This year, fewer than 5 percent of park visitors were able to see wolves, down from about 45 percent back in 2000, according to National Park Service statistics obtained by a federal government watchdog group.
“This precipitous decline in wildlife viewing success appears to be unprecedented in the history of the national park system,” said Rick Steiner, a retired University of Alaska professor and a Public Employees for Environmental Responsibility board member. Continue reading
Filed under: biodiversity, Environment, national parks, public lands, wildlife | Tagged: Denali National Park, public lands, Tourism, Travel, wildlife, wolves | 4 Comments »
Posted on November 24, 2013 by Bob Berwyn
Antlered animals can get tangled in light strands
We love our holiday lights, but take care to avoid wildlife entanglements. bberwyn photo.
By Summit Voice
As the holiday season nears and decorations begin to adorn houses, yards and trees, Colorado Parks and Wildlife reminds the public to decorate with wildlife safety in mind. Outdoor holiday decorations and structures, like Christmas lights or trampolines, can cause problems for antlered animals.
“Deer, elk, and moose often find themselves tangled in material or stuck in pools, skate parks, etc.” said Jennifer Churchill, public information officer for Colorado Parks and Wildlife. “Although some may find these interactions cute or think that the animal is having fun, these situations can be very stressful to the animal. Coloradans should do all they can to prevent our wildlife from conflict with man-made obstructions.” Continue reading
Filed under: Colorado, wildlife | Tagged: Colorado, holiday lights, wildlife | 2 Comments »
Posted on November 23, 2013 by Bob Berwyn
New designations could help boost local economies
Osprey have built nests in the top of beetle-killed lodgepole pines along the shore of Dillon Reservoir. bberwyn photo.
Migrating grebes visit Dillon Reservoir in late fall and early winter. bberwyn photo.
By Summit Voice
FRISCO —It’s not too late to do a little bird-watching in Colorado; in fact, it’s one of the best times of the year to catch a glimpse of some migratory wanderers making a last stop before heading to sunnier climes for the next few months.
It’s also a good time to get dialed in for the annual Christmas bird count, a nationwide event that helps wildlife biologists get an overall picture of bird populations across the country.
And just in time, Colorado Parks and Wildlife has unveiled the recently completed northwest section of the Colorado Birding Trail, covering popular recreation areas like Summit County. The latest addition includes a series of 13 trails-or driving loops-and 155 wildlife viewing sites to the previously established trails across the southeast and southwest areas of the state. Continue reading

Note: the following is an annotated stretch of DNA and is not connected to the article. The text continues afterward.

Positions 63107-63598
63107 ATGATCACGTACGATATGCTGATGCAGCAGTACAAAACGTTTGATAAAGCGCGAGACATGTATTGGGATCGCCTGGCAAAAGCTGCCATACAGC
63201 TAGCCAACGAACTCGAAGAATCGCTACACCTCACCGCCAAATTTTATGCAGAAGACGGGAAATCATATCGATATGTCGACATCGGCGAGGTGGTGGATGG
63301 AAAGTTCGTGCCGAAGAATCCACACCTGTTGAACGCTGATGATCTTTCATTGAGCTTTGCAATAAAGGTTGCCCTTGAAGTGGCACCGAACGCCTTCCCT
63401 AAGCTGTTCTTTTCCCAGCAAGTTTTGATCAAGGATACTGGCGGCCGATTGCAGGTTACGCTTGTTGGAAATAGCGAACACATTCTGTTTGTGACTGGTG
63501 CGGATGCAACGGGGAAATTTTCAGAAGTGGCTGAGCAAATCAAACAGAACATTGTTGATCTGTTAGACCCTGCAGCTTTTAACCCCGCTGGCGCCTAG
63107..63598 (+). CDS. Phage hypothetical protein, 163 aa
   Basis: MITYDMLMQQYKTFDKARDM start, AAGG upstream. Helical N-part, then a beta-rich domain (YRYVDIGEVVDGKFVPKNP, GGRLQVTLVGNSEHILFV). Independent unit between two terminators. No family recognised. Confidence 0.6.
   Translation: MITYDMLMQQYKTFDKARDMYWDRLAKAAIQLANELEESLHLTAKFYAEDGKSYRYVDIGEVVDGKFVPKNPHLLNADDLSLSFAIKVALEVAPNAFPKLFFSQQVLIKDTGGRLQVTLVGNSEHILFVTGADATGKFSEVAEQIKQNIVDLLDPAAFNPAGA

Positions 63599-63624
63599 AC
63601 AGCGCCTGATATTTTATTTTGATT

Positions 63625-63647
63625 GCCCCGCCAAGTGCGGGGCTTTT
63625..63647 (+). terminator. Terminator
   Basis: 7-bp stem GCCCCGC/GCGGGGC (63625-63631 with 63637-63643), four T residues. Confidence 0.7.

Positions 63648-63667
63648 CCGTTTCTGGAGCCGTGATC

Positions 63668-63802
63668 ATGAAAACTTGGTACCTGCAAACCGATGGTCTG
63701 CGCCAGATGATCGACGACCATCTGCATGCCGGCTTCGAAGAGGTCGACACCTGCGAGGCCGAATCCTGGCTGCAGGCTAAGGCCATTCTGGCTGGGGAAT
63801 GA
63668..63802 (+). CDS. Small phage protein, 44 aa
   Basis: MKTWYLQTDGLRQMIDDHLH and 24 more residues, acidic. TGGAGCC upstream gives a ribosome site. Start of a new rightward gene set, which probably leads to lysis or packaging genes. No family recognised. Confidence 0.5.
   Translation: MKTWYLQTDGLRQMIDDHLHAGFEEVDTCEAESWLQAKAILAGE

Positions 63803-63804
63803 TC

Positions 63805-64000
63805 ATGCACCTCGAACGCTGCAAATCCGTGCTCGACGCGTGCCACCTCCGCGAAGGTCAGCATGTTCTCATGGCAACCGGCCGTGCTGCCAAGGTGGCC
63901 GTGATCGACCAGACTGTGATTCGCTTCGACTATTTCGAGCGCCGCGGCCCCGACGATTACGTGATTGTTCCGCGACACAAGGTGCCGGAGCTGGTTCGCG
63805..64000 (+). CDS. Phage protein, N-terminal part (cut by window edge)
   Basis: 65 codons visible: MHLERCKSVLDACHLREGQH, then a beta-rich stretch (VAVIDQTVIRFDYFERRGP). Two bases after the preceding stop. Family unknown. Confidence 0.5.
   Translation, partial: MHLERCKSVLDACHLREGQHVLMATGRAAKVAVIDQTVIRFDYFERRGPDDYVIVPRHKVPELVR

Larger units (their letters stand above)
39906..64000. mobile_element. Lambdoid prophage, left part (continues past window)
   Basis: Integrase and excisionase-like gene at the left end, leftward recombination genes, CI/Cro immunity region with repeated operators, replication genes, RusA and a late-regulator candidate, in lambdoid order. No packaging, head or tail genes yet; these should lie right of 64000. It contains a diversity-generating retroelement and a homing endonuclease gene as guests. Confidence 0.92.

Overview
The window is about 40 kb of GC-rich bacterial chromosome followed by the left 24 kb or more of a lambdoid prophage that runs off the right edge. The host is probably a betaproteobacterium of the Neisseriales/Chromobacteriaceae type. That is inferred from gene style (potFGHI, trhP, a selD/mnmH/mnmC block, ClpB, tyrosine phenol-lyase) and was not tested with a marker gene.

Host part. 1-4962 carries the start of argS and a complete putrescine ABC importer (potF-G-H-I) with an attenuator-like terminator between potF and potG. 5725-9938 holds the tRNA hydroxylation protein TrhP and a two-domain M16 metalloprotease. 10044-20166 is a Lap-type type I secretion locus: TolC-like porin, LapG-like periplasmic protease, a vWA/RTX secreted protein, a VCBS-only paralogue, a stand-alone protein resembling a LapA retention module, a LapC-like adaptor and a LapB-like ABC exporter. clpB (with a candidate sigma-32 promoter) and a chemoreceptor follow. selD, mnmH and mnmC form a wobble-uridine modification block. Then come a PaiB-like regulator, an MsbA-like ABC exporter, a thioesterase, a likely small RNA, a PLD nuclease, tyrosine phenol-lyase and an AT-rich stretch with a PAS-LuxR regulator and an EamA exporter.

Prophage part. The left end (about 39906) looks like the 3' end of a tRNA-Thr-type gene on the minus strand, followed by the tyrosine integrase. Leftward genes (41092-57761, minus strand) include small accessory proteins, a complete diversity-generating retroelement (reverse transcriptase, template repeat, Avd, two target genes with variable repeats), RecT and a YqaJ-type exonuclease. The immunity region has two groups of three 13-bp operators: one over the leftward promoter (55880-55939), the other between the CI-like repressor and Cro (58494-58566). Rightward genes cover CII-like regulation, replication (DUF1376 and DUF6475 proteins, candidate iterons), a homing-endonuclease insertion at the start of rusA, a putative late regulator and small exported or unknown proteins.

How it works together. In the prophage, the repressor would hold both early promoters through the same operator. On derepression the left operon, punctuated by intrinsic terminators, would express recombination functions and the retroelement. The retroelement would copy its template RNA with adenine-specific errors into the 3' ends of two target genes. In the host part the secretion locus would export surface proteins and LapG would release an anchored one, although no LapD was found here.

Filed under: biodiversity, Colorado, economy, Environment, wildlife | Tagged: birdwatching, Colorado birding trail, Colorado parks and wildlife, wildlife | Leave a comment »
Posted on November 1, 2013 by Bob Berwyn
Greater sage-grouse. Photo courtesy USFWS.
State officials want to balance fossil fuel development with wildlife conservation
By Summit Voice
FRISCO — Despite the fact fossil fuel development is devastating wildlife habitat in northwest Colorado, state officials are pressing the U.S. Fish and Wildlife Service to keep greater sage-grouse off the endangered species list.
In a press release, Gov. John Hickenlooper‘s office described oil and gas drilling as “vibrant economic activities,” and touted voluntary conservation activities shaped by local stakeholders as an alternative to a federal conservation plan.
“Given the unique landscapes and natural resources in Colorado, a Colorado-based solution is more practical that one handed down by the federal government,” Hickenlooper said in a prepared statement. “We hope the Bureau of Land Management will look at the public-private partnerships that have been so successful in Colorado as a model on how to get things done.” Continue reading
Filed under: biodiversity, BLM, Colorado, Environment, wildlife | Tagged: biodiversity, Colorado, conservation, Greater sage-grouse, oil and gas drilling, public lands, wildlife | Leave a comment »
Posted on October 27, 2013 by Bob Berwyn
Feds reschedule hearings on plan to take wolves off the Endangered Species List. Photo courtesy USFWS.
Public hearings rescheduled for November
*More Summit Voice wolf coverage is online here
By Bob Berwyn
FRISCO — There’s a little more time to comment on the controversial federal proposal to take gray wolves off the endangered species list, and boost protection for Mexican gray wolves in the Southwest.
Because of the partial federal government shutdown, the the U.S. Fish and Wildlife Service has rescheduled several public hearings on the plan, and the comment period has been extended through Dec. 17.
The hearings will be held. Nov. 19 in Denver, Nov. 20 in Albuquerque and Nov. 22 in Sacramento. Each hearing includes a short informational presentation. The Service has also added a public information meeting and hearing in Pinetop, Arizona, on Dec. 3. Continue reading